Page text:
Vale has joined the likes of BHP and Anglo American by taking steps towards exiting the coal industry. The company aims to become carbon neutral by 2050. It has already signed a deal to take full control of its Mozambique business, which produces both thermal and metallurgical coal. The company plans to begin the process of finding a buyer as soon as the transfer is complete. Another recent example is South 32, which divested its coal business in South Africa. The move comes at a time when many banks and insurers are scaling back financing for the sector because of global warming concerns. The company’s decision to exit the coal business is in line with its strategy of re-shaping its portfolio of base metals.
Consolidation and Reserve Replacement Strategy
Amid high commodity prices, declining reserve discoveries, and focus on future metals, many mining companies are using consolidation as a critical tool to reshape their portfolios and strategies. Given the abundance of outbound investment opportunities, cash-rich mining players are spinning off and divesting their non-core assets and using the money to fund strategic growth targets.
A prime example is Endeavour Mining’s acquisition of Teranga Gold. With this acquisition, Endeavour will be placed among the top 10 global gold producers. The deal will help the company consolidate its position as the largest gold producer in West Africa’s highly prospective and under-explored Birimian Greenstone Belt. Another example of consolidation is Strike Resources plan to spin out lithium and graphite assets. The company aims to create a distinct battery minerals entity that would focus on the exploration and potential development of battery minerals assets. The move will allow Strike to concentrate its efforts on core iron ore assets.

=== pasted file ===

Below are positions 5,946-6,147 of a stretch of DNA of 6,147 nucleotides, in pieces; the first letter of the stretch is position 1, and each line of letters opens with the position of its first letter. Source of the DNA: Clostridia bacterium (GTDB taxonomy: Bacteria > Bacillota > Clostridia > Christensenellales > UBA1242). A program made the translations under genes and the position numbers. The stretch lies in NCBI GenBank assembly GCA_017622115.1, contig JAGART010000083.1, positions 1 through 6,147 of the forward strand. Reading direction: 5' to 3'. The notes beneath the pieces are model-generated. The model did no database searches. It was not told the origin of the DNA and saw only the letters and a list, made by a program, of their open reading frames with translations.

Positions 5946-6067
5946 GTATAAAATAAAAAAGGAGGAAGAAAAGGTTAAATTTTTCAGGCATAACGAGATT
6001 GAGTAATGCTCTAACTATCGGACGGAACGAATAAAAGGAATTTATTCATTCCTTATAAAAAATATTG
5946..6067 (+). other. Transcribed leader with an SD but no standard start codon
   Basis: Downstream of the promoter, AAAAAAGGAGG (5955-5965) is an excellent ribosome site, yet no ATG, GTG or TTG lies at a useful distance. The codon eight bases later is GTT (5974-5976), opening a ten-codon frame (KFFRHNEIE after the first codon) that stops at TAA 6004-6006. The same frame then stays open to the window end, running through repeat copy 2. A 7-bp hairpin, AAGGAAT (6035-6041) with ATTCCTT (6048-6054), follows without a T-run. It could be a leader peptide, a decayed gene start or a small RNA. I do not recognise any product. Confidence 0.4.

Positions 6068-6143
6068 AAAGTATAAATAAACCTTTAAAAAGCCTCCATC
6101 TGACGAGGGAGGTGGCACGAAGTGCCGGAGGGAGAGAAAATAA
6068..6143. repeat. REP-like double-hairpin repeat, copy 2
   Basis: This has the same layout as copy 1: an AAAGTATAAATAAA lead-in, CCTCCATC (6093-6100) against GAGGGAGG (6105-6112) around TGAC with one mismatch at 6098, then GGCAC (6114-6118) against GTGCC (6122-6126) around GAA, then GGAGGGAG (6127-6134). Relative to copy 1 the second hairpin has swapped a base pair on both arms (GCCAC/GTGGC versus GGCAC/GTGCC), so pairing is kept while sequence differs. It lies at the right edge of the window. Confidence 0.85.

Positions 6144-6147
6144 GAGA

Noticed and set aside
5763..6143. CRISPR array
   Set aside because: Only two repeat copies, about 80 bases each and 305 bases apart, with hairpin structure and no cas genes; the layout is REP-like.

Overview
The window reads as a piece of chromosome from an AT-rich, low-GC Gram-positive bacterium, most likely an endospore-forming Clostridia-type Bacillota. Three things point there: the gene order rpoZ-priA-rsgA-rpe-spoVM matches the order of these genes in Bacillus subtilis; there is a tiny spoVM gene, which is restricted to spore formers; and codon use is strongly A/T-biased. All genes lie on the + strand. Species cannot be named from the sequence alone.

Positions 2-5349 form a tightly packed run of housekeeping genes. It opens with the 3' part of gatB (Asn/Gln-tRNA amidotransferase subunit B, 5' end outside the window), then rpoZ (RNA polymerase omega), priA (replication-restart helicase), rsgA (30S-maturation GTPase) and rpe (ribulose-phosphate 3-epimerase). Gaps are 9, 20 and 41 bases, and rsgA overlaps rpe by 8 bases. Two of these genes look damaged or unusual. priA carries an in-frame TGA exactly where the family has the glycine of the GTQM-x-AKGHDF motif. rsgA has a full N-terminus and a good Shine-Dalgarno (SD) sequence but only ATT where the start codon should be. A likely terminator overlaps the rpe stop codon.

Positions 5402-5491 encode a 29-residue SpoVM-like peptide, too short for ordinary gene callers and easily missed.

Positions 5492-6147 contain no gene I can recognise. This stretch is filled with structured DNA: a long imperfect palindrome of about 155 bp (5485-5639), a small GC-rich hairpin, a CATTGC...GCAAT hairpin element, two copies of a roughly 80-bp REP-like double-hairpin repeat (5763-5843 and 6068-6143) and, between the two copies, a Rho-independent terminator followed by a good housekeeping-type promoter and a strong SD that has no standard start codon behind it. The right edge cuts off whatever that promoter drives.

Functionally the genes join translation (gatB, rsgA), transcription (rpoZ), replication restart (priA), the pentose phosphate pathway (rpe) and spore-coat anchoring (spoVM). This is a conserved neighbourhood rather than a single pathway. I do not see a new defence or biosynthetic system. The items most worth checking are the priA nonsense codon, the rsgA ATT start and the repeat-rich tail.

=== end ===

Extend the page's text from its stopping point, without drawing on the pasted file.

Declining reserve discoveries, high commodity prices, and focus on future metals will continue to drive consolidation in the mining industry. Players with deep coffers will capitalize on this opportunity for strategic acquisitions.
Technology Debutants Securing Metal Supplies
Technology companies are worried about the future supply of essential commodities and have stepped up their efforts to acquire stakes in mines. Our market intelligence study reveals how metals and mines-related deals, investments, and partnerships are growing in a bid to secure long-term supply across the globe. The trend is also benefitting mining companies, as they are gaining long-term buyers.
Contemporary Amperex Technology (CAT), a China-based battery maker, recently announced a plan to purchase a stake in China Molybdenum Co’s Kisanfu copper-cobalt mine in the Democratic Republic of Congo. The move will help CAT secure a long-term supply of cobalt.
Future supply concerns will drive green technology leaders to increase their investment/controlling interest in fully integrated mining operations.
Evalueserve undertakes an exhaustive assessment of the entire mining value chain to identify trends and developments that influence M&A activities. Solutions to cater to the needs of mining companies are: